Marking-up at the foundation

XML is a markup technology. Like other markup technologies, notably SGML and HTML, it starts with textual documents. In XML these documents are considered to be made up of Unicode characters, though other character encodings may be used. XML documents encode information as a combination of ordinary text and markup, using a small set of characters to separate the markup and the content.

In the document practice from which XML developed, there is a strong notion of a document as something separate from and possibly prior to the markup. It's sort of an "in the beginning was the word, not the markup" perspective. In some ways it makes the most sense with documents, but it's also pretty easy to do with data, especially if that data is already in some textual form (CSV, tab-delimited, etc.).

"Marking up" information means starting with information and adding markup to that information to add metadata - structures and annotation - to the information. This could mean starting from a plain text document and adding markup information, or it could be a more mixed process, with information creation and markup structuring performed simultaneously.

Markup doesn't have to use angle brackets and XML rules. There are lot of other forms of markup, from wikis to lexical date notations. Mixing markup with content is controversial itself from certain viewpoints, but remains a useful approach for many different projects.

A common view emerges from this process. The view holds that the "content" of a document is the textual content of its elements, with the markup - element structures and the attributes in those structures - merely providing additional information. Stripping out the markup will certainly remove structure and annotation, but in some sense the basic information is still there.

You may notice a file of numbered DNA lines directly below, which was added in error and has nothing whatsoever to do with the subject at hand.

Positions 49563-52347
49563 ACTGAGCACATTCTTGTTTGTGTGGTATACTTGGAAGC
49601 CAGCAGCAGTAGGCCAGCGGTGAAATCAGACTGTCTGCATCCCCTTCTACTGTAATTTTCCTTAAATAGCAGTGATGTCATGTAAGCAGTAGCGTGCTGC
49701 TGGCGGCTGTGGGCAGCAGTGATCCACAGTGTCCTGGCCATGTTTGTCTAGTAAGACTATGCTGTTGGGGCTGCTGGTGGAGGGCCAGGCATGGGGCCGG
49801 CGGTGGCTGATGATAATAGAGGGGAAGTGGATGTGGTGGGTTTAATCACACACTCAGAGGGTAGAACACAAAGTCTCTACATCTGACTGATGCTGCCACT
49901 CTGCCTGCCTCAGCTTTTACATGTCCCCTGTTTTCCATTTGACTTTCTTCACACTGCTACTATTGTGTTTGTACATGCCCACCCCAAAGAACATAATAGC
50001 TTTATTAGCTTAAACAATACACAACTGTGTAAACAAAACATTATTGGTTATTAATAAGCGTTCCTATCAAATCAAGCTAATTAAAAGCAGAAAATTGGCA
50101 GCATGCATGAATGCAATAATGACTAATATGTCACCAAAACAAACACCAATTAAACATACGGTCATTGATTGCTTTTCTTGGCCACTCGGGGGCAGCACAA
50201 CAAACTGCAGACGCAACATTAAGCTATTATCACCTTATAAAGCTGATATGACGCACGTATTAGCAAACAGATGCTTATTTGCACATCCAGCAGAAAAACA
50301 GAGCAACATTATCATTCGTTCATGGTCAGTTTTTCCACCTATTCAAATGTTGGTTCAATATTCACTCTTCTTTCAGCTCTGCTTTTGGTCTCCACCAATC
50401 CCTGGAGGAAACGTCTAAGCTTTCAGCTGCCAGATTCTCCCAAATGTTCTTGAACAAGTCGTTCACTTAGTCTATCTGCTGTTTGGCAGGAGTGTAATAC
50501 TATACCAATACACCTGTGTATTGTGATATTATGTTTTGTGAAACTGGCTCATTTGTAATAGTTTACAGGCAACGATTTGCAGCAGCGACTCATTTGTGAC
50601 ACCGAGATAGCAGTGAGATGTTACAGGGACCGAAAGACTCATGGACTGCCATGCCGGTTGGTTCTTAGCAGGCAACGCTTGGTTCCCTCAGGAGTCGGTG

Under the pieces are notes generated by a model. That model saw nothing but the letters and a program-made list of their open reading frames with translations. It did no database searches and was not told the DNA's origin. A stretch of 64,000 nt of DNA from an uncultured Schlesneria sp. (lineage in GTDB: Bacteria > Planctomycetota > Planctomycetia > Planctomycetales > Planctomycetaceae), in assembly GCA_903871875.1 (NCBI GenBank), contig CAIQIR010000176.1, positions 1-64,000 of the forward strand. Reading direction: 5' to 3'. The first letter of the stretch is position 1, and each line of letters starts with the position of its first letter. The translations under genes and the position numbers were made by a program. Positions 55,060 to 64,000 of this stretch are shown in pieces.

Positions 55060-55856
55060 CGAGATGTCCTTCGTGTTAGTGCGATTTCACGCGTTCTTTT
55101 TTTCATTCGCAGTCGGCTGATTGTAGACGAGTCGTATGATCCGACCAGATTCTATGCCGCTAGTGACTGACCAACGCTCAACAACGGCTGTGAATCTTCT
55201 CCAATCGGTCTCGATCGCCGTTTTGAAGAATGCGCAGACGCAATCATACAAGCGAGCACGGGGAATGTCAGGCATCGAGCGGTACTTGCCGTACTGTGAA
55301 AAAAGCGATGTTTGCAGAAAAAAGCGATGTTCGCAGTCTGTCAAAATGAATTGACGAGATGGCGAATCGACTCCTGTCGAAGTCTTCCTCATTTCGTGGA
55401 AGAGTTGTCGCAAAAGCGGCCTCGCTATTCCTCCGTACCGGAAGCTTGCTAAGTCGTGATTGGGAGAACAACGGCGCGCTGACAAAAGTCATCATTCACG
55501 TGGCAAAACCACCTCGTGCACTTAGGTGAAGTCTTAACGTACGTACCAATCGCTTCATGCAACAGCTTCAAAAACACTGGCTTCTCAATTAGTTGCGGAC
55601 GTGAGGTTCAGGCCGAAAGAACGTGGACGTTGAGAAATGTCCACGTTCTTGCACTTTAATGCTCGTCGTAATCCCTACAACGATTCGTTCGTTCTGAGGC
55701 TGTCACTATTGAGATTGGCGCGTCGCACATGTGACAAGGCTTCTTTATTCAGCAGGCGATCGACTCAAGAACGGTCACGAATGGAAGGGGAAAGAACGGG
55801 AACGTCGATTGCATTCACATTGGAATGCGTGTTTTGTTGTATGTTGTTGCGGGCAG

As it turns out, there are a huge number of advantages to using element content to represent the information in the document, and reserve attributes for annotation. The most important reason is extensbility. It's far easier to create child elements to reflect complex content than to break an attribute into pieces. At the same time, you can use attributes to refine your understanding of that element, to annotate it with extra information. Creating attributes which talk about attributes is very difficult - there are no conventions.

A lot of developers use attribute structures to hold the content of the document because it seems to make their life easier or corresponds more explicitly with the approaches they are used to seeing in their code. An attribute feels much like a local variable, making it an easy match for (simple) object properties. Attributes are of course less verbose, and they also turn out to be easier to collect as a group when doing SAX processing. There are real costs to this however, much like the costs of creating "final" and unextensible code. In markup, it often making these decisions difficult because it's largely impossible to predict where documents will end up. Optimizing document size by using attributes rather than child elements for content is a short-term strategy with long-term consequences

Monastic XML Copyright 2002 Simon St.Laurent.